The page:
30. ettis January 26, 2013 at 5:07 am #

    All our missives are bits spinning on a nether platter in the confines of a dark space, or a lighted one, inside whirring racks identical to the next. When we go, the information dissolves into its constituent pieces, files losing coherence against time: no yellowed letters for our children to inherit, to rubberband and toss in the attic. Even if our curators preserve the choicest parts – suppose they do – that preservation will for our progeny be the classics which happened to be kept, to describe lives in electronic detail.

  31. hiberniangypsy January 28, 2013 at 11:11 am #

    I studied James Joyce at UCD, the same university where the great man himself studied. He is a fascinating writer, and his eye for detail is second to none. I am also an expat, now living in Amsterdam. Check out my photos and stories on http://www.hiberniangypsy.wordpress.com

  32. writersideup March 10, 2013 at 7:05 am #

    James, this was beautifully written and expressed. Thank you :)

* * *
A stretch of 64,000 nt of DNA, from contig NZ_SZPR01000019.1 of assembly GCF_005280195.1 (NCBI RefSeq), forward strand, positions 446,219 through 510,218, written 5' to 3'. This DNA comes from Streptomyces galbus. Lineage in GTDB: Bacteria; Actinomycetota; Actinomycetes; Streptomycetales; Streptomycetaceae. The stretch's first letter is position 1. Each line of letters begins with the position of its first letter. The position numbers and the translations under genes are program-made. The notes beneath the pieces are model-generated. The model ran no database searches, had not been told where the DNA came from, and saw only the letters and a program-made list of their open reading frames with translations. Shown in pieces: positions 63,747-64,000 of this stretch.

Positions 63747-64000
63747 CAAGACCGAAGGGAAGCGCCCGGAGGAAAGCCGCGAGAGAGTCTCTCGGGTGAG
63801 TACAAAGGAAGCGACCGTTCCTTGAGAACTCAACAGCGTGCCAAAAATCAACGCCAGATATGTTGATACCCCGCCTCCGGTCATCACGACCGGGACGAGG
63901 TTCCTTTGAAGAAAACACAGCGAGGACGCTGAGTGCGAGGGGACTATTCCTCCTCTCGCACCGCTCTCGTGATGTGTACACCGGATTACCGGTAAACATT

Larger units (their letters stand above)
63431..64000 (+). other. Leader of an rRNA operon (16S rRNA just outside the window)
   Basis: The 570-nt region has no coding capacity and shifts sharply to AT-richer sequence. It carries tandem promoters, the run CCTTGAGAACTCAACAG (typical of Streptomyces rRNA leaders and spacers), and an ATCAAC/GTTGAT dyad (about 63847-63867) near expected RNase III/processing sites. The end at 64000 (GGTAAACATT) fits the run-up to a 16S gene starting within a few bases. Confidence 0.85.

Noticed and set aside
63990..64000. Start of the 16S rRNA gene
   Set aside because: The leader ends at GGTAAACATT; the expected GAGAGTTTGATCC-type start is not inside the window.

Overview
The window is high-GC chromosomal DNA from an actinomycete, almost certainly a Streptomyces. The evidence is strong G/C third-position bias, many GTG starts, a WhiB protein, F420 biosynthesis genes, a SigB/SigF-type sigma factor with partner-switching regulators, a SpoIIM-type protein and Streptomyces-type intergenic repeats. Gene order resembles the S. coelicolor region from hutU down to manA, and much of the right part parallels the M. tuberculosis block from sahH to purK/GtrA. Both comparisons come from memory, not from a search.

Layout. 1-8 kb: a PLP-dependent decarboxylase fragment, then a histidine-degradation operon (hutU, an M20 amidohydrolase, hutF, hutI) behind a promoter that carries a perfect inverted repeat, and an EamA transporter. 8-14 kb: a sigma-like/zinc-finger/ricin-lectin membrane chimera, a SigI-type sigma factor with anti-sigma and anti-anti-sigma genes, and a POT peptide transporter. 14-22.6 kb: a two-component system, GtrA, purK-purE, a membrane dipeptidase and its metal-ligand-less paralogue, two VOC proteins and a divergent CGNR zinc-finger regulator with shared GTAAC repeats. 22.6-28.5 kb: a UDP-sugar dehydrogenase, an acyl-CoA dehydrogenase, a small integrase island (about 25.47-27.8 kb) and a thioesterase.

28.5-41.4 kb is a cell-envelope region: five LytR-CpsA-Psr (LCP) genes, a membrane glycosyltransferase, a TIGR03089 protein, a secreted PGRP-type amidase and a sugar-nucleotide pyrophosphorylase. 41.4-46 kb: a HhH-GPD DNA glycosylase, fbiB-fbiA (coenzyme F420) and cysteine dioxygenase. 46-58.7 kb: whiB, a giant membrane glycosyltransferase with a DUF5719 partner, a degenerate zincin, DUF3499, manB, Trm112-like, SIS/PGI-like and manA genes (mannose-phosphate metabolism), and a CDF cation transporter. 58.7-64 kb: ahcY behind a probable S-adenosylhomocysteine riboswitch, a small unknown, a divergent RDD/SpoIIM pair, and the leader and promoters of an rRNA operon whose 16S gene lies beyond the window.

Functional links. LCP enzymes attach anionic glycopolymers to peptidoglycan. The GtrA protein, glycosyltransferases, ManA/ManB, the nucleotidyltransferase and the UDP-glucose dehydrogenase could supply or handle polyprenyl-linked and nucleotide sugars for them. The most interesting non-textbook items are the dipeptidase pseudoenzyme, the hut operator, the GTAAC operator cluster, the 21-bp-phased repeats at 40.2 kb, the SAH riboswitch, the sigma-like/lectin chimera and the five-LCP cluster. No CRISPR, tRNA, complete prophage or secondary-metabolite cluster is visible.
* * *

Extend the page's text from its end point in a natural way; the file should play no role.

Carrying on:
• ksunflowers May 10, 2013 at 1:52 am #

      James, what a pleasure to read . . . so nice to be reminded that life is not just about condensing and compressing who we are into consise “tweets”. In my opinion, it is always about, and in, the details . . . the details are what nurtures our souls. Continue to shine your light. Congrats on your much desired recognition.

      • ksunflowers May 10, 2013 at 1:57 am #

        James, please forgive my mis-spell of “desired” recognition. I truly meant deserved recognition. My apologies.

  33. Clare Froggatt April 4, 2013 at 9:38 am #

    I was hooked from the first sentence! What a lovely way you have with words.